Campus Coffee Goes Organic

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Increasing number of colleges offer organic coffee to keep students and administrators perking along while minimizing environmental impact.

Steaming cup of organic Green Mountain Coffee Roasters' coffee

Similarly, food service providers have their fingers on the pulse of customers' needs and know that organic food and beverages are here to stay.

Thanks to the efforts of savvy food service providers and students who support organic farming, this fall's scholars nationwide will find colleges and universities are increasingly offering organic coffee products to keep them perking along, according to the Organic Coffee Collaboration, a project of the Organic Trade Association (OTA).

For example, Columbia University and New York University in New York City brew organic Dallis Coffee (New York City, NY). Equal Exchange (West Bridgewater, MA) revs up Bennington College (Bennington, VT), Brown University (Providence, RI), Indianapolis University (Indianapolis, IN), and Yale University (New Haven, CT).

In addition, Harvard University (Cambridge, MA) students munch on Fresh Harvest Product's Wings of Nature® (New York City, NY) organic coffee snack bars, and Green Mountain Coffee Roasters (Waterbury, VT) stokes Notre Dame University (Notre Dame, IN), Harvard Medical School (Boston, MA), University of Connecticut (Storrs, CT), University of Massachusetts (Boston, MA), and the University of Vermont (Burlington, VT).* Much of this coffee is imported by Elan Organic Coffees (San Diego, CA).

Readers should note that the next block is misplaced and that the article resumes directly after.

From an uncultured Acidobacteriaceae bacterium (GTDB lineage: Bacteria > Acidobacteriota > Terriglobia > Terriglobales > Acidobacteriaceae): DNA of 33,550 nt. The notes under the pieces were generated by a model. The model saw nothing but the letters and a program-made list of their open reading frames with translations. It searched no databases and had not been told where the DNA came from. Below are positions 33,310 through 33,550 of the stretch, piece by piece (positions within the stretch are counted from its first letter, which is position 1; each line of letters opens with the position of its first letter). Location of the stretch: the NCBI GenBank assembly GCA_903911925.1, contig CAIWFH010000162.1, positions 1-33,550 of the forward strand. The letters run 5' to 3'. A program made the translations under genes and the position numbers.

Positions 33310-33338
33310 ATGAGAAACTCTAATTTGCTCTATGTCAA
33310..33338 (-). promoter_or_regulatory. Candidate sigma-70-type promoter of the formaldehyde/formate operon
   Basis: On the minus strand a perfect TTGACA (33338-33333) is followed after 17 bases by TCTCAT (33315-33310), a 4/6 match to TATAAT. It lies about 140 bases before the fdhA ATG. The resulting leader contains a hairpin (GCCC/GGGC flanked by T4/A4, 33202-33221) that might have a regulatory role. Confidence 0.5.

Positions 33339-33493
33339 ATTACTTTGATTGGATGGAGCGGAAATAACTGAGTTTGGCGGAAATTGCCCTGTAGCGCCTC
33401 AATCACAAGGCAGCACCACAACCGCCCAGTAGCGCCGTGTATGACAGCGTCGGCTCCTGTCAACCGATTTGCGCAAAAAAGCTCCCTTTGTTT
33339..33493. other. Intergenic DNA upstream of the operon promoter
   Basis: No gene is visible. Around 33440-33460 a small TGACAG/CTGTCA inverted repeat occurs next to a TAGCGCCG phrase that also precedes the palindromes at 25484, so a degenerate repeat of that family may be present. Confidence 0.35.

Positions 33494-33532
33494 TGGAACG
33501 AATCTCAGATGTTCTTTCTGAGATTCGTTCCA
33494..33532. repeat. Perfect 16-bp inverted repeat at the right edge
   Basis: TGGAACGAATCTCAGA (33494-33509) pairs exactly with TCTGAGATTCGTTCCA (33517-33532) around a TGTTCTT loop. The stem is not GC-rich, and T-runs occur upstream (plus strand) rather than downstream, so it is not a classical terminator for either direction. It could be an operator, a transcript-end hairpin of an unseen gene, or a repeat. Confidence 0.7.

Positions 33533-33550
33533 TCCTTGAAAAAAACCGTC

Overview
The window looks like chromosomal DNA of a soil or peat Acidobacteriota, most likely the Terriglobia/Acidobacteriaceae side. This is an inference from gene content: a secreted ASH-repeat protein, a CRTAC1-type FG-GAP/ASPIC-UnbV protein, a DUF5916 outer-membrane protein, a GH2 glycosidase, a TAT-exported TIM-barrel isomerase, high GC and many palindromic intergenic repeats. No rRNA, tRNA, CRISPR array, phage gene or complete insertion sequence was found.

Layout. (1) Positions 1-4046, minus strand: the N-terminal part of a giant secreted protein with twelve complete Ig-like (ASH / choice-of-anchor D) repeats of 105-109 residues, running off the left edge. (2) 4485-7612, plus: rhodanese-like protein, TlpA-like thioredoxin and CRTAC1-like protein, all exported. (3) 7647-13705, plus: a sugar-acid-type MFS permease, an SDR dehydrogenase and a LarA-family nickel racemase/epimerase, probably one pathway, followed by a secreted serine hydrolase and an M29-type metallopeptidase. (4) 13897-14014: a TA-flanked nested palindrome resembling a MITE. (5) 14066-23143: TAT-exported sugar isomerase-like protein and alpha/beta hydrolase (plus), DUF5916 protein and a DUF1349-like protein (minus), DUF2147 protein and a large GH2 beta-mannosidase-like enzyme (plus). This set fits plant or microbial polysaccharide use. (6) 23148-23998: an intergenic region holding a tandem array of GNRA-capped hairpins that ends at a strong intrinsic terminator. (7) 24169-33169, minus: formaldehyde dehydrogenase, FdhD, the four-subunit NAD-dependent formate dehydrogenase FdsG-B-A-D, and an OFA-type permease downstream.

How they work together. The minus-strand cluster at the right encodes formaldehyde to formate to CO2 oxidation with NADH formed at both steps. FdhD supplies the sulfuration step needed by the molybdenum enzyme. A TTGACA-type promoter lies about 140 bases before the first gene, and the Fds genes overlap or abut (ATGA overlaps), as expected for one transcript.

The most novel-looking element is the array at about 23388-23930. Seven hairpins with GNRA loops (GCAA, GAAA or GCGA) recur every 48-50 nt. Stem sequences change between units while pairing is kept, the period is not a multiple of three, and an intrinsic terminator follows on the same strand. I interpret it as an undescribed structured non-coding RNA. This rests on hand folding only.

Not all the organic coffee sold on campus is caffeinated. Numerous schools also offer decaffeinated organic coffee, as well. Much of that coffee has been decaffeinated using Swiss Water Decaffeinated Coffee Company's (Vancouver, Canada) process, as it uses only water to extract caffeine from the coffee beans.

"Many college students have grown up with organic foods. As they look for solutions to the economic and environmental problems facing the world, students are among the key drivers changing campus food toward organic products and more sustainable choices," said David Gagnon, OTA interim executive director. "Similarly, food service providers have their fingers on the pulse of customers' needs and know that organic food and beverages are here to stay."

The North American organic coffee market reached one billion dollars in 2007, according to Mr. Daniele Giovannucci, author of the recent North American Organic Coffee Industry Survey. The amount of organic coffee imported into the U.S. and Canada increased 29 percent from 2006-2007 from approximately 65 million pounds to approximately 81 million pounds.

Organic coffee is grown using methods and materials that have a low impact on the environment. Organic production systems replenish and maintain soil fertility, avoid the use of toxic and persistent pesticides and fertilizers, and build biologically diverse agriculture. Third-party certification organizations verify that organic farmers use only methods and materials allowed in organic production.

Organic Trade Association (OTA):
The mission of the Organic Trade Association is to promote and protect the growth of organic trade to benefit the environment, farmers, the public and the economy. OTA envisions organic products becoming a significant part of everyday life, enhancing people's lives and the environment. As a membership-based business association, OTA focuses on the organic business community in North America. OTA's 1,700 members include farmers, processors, importers, exporters, distributors, retailers, certifiers and more (

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